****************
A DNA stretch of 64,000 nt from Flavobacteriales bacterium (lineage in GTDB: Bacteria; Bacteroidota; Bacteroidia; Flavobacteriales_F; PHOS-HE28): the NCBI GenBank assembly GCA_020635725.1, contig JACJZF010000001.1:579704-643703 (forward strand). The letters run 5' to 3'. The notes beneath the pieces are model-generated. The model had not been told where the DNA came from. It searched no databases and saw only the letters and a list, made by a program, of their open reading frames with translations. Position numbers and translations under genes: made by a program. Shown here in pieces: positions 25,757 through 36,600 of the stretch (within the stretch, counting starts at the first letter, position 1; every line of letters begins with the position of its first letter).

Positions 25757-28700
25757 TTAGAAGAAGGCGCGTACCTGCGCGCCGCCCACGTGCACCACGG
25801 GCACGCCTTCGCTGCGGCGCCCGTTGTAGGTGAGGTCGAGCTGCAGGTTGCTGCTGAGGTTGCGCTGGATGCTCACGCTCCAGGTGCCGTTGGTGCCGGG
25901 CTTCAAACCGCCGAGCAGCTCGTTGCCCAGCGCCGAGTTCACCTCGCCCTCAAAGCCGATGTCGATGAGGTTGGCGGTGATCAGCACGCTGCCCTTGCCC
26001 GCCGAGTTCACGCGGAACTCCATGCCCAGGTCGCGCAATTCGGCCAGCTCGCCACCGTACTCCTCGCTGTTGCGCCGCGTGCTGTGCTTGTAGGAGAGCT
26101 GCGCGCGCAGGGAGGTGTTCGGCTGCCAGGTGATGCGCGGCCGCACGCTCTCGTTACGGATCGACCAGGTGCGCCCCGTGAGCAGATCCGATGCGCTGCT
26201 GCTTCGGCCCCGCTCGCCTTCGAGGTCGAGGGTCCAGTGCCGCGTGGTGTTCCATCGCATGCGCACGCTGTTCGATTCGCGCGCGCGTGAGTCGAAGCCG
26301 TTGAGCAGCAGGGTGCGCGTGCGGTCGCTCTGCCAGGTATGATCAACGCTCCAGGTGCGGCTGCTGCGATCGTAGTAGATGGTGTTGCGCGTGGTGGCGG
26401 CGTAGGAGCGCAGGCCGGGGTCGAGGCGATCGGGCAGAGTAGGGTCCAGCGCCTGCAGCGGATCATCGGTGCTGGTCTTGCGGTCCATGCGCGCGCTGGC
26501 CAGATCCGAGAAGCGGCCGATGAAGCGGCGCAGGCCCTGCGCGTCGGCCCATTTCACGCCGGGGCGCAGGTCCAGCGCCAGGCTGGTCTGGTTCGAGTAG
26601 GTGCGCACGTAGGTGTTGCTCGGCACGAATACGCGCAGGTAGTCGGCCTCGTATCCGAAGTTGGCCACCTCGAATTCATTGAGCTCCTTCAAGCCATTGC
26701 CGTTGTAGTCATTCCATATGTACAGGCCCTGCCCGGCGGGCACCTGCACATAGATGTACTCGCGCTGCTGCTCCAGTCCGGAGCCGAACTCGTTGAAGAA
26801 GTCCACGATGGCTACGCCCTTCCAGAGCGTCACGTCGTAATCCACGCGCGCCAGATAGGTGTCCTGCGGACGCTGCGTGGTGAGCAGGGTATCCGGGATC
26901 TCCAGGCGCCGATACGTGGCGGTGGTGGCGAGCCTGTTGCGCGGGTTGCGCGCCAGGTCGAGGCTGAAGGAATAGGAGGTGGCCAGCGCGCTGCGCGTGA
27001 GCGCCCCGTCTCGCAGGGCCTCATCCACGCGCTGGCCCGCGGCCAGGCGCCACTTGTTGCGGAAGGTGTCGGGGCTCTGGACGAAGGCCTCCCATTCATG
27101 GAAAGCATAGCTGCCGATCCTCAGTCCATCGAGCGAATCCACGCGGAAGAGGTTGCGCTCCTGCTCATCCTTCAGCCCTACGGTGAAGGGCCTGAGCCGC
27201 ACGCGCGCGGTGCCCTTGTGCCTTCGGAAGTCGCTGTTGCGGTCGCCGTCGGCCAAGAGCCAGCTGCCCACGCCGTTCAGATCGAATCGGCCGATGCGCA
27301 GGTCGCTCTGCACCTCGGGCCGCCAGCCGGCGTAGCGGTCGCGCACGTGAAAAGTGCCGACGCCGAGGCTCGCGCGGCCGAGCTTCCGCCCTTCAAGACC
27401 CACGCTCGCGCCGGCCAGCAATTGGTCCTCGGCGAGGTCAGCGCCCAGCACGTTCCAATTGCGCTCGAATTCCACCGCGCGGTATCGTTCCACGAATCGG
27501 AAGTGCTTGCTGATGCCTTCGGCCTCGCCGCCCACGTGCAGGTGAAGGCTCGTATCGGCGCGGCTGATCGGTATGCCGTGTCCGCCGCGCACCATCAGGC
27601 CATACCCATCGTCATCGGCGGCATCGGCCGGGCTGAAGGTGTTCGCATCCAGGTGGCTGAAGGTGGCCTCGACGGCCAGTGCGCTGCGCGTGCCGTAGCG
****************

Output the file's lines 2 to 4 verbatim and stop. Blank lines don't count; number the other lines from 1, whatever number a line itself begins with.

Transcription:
Positions 25757-28700
25757 TTAGAAGAAGGCGCGTACCTGCGCGCCGCCCACGTGCACCACGG
25801 GCACGCCTTCGCTGCGGCGCCCGTTGTAGGTGAGGTCGAGCTGCAGGTTGCTGCTGAGGTTGCGCTGGATGCTCACGCTCCAGGTGCCGTTGGTGCCGGG